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Arl Arl 11 months ago

Produced, sold, obtained in Central Texas.

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Katie Katie 11 months ago

Local food is grown by farmers near where you live. If you live in Austin, you can get food from inside the city limits, or from a 150-mile radius that is typically brought in to farmers markets, or sold at some local retailers. If you don't have an ocean that close, then the Gulf seafood is your most local fish, but that doesn't make it local. It's simply your best choice. For Austinites, there is so much local food that defines our culture, our tastes, and that food naturally matches our climate. Tomatoes in July? Perfect. Tomatoes in December? Not so much. You can find them, but the beauty of local food is that you eat a food at the height of its season, when it TASTES right. As a local organic farmer who feeds 500 families weekly with home delivery, I hear all the time what a difference local makes- because it tastes like it "just got picked". And it did.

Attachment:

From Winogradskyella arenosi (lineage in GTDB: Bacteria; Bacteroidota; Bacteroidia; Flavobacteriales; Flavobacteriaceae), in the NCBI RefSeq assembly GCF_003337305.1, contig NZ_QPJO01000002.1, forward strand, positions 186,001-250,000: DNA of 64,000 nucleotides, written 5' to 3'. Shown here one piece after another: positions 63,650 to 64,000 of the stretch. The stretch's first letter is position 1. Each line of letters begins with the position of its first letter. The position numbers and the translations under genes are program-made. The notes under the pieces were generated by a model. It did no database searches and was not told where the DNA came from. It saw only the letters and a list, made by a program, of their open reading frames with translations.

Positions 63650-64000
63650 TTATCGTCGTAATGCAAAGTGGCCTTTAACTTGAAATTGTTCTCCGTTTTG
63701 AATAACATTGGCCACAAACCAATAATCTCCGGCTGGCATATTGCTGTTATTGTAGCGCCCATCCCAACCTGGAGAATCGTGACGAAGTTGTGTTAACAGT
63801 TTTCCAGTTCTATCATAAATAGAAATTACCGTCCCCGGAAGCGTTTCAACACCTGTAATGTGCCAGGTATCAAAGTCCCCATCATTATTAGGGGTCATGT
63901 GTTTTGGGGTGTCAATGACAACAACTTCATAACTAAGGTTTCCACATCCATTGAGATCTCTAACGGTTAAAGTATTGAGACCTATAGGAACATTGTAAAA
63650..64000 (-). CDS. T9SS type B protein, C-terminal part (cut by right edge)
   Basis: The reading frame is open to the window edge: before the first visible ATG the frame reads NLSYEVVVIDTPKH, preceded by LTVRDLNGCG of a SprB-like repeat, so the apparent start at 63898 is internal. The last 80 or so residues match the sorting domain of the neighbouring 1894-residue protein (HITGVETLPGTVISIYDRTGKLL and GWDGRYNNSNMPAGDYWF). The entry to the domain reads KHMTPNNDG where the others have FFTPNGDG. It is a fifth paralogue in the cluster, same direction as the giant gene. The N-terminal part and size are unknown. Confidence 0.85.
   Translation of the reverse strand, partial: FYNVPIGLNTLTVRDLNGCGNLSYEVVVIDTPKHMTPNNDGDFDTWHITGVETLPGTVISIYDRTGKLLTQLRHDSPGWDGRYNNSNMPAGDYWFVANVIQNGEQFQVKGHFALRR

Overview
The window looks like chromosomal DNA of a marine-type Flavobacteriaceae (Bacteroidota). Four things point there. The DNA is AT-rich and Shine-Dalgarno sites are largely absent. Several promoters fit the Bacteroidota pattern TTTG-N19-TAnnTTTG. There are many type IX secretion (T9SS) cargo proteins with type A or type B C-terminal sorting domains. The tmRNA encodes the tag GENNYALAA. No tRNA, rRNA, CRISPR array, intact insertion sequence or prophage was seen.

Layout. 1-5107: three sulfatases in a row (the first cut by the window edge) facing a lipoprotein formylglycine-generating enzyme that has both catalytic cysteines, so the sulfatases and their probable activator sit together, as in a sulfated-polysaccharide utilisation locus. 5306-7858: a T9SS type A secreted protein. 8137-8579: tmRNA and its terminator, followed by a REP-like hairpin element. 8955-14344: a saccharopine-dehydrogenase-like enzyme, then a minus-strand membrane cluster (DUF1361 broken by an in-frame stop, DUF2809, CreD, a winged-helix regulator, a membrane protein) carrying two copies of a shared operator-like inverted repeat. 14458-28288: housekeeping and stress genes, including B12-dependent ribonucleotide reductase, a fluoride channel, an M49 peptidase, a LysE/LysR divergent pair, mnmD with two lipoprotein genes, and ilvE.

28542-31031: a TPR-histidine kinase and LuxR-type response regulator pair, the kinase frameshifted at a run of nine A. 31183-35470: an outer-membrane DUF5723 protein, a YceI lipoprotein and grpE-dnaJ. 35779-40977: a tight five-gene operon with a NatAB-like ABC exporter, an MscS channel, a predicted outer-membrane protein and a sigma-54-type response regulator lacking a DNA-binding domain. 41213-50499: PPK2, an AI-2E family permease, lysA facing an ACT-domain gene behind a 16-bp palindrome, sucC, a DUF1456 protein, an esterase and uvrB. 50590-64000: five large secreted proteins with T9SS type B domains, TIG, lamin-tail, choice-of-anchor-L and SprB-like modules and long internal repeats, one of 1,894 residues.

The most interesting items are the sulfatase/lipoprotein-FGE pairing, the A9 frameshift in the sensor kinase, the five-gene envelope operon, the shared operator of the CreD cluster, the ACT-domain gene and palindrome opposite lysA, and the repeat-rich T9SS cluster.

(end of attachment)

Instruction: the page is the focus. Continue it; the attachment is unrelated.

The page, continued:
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Angela Lewis 11 months ago